The decision ended, at least for now, lingering questions about when and whether the cuts would take effect, but it also underscored the state’s partisan divide, which seems to grow wider by the day. The ruling was 4 to 3, split along what many viewed as the court’s predictable conservative-liberal line.

The majority of the justices concluded that a lower court was wrong when it found that the Legislature had forced through the cuts in collective bargaining without giving sufficient notice — 24 hours — under the state’s open-meetings requirements.

In its written decision, the court cited the importance of the separation of powers, and said the Legislature had not violated the state’s Constitution when it relied on its “interpretation of its own rules of proceeding” and gave slightly less than two hours’ notice before meeting and voting. In the end, the provision passed without the attendance of any of the Senate’s 14 Democrats.

The Isthmus adds to its story on the issue the following remark from Democratic Senator Barca-

“The Supreme Court is saying the legislature is above the law,” he said.

Barca suggested the best recourse would be passing a constitutional amendment ensuring openness in the legislature.

The collective bargaining law will officially take effect once published by Secretary of State Doug LaFollette, after which time the legislation is likely to see legal challenges, this time on its merits, rather than procedure.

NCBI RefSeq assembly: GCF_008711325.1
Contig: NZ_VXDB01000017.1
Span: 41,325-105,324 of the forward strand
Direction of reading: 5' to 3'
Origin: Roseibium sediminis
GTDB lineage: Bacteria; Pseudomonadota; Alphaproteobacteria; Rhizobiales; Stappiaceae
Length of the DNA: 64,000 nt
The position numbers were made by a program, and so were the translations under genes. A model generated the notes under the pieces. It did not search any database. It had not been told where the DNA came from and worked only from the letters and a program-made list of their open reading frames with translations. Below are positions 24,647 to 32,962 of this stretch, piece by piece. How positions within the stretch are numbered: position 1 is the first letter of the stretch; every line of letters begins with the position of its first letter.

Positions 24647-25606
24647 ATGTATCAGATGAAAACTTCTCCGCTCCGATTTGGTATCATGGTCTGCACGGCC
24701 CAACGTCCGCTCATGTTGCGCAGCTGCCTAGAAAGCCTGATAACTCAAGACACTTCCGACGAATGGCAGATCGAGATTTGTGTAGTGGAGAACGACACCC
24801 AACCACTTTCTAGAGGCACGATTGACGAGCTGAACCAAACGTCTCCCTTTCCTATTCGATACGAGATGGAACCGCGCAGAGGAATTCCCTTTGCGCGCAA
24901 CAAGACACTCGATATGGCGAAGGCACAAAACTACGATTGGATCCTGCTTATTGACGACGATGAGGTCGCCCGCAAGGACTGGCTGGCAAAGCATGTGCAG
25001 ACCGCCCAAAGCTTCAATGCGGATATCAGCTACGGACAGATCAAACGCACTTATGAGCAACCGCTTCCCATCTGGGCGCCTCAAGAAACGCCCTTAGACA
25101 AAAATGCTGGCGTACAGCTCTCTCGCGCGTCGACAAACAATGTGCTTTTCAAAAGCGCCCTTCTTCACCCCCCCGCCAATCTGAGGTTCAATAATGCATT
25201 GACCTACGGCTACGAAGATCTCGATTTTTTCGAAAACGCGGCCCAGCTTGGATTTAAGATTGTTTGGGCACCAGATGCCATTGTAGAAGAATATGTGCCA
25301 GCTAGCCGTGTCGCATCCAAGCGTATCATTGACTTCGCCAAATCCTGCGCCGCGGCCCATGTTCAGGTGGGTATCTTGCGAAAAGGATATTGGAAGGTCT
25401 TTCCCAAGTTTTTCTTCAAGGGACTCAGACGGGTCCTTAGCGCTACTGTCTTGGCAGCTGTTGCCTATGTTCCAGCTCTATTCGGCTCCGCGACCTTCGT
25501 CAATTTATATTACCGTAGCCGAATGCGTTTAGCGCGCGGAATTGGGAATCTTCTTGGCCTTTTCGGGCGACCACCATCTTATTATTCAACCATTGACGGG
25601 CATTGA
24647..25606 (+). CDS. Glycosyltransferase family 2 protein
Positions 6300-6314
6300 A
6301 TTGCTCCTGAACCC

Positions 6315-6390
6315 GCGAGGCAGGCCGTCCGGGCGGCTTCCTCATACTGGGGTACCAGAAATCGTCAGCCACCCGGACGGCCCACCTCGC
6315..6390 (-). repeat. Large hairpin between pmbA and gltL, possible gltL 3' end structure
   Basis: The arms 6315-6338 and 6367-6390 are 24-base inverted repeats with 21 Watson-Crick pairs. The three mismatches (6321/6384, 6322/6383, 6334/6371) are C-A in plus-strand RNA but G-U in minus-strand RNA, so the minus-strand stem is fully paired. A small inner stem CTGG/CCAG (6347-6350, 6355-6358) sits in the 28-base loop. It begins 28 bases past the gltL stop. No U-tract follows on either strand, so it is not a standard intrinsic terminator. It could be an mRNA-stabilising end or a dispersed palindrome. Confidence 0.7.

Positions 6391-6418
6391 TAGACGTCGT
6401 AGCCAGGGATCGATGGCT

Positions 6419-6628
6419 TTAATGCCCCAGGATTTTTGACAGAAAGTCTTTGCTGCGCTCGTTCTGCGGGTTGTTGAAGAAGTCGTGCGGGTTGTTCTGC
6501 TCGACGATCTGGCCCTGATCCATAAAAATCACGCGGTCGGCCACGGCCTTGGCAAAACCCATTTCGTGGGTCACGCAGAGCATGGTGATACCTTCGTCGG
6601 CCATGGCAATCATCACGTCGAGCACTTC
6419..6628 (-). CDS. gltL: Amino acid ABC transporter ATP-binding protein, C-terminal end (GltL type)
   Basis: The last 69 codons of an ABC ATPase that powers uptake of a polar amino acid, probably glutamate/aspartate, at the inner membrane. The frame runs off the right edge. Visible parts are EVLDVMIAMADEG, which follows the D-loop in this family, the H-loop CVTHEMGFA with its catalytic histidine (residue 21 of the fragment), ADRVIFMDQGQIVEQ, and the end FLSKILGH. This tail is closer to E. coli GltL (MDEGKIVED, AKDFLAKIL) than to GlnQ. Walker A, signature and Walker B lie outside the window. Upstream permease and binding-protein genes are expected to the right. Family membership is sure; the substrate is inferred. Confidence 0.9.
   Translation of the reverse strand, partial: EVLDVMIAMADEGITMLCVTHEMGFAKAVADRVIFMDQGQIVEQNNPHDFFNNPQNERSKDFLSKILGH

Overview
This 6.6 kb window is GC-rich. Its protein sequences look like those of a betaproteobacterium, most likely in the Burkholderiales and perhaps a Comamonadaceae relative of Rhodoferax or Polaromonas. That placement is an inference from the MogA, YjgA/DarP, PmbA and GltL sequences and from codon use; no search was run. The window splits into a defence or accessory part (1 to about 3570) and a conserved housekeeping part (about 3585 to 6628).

The point that I made in my previous post is that not only does the Supreme Court say that the legislature is above the Open Meetings law, the legislature wrote the law so as to insure that it is above the law. No doubt there will be a challenge to the law’s legal merits from an injured party, but I doubt that any such challenge will be successful. As I stated in my previous post, this is a political issue to be decided at the polls, not a legal one.

Bring on the recall elections.

Recall Elections: The Plot Thickens


Well, I was gone only two and a half weeks, but during that time a number of developments occurred regarding the upcoming Wisconsin state senate recall elections. By now you’ve probably heard that, as the Associated Press reports, Republicans plan to field fake democratic candidates to force time-conuming and money-wasting primary elections. So far, the reaction to such shenanigans – including editorials in such centrist media as The Oshkosh Northwestern – has been loud and negative. It will be interesting to see if the Republican party backs down on this.

In the meantime, it has been fascinating to see the number of “King State Senate” signs that have sprouted like so many mushrooms on the lawns of my usually politically quiet – indeed, even Republican – Oshkosh neighborhood. Before I left, there was hardly a one. Now they outnumber the Hooper signs by at least 5-to-1.

I wonder: will the fake primaries give Hooper time to get his up?

Where I’ve Been Lately


Cheryl and I spent a couple of weeks on Oahu for some much needed R+R. Here’s a couple of photos taken during a hike on one of the many trails that criss-cross the rain forest on Tantalus, a hill behind Honolulu-

Hawaiian Flowers

Hawaiian flowers growing on Tantalus

Banyan Tree

Banyan tree (with me underneath for scale) - photo by Keith Boutte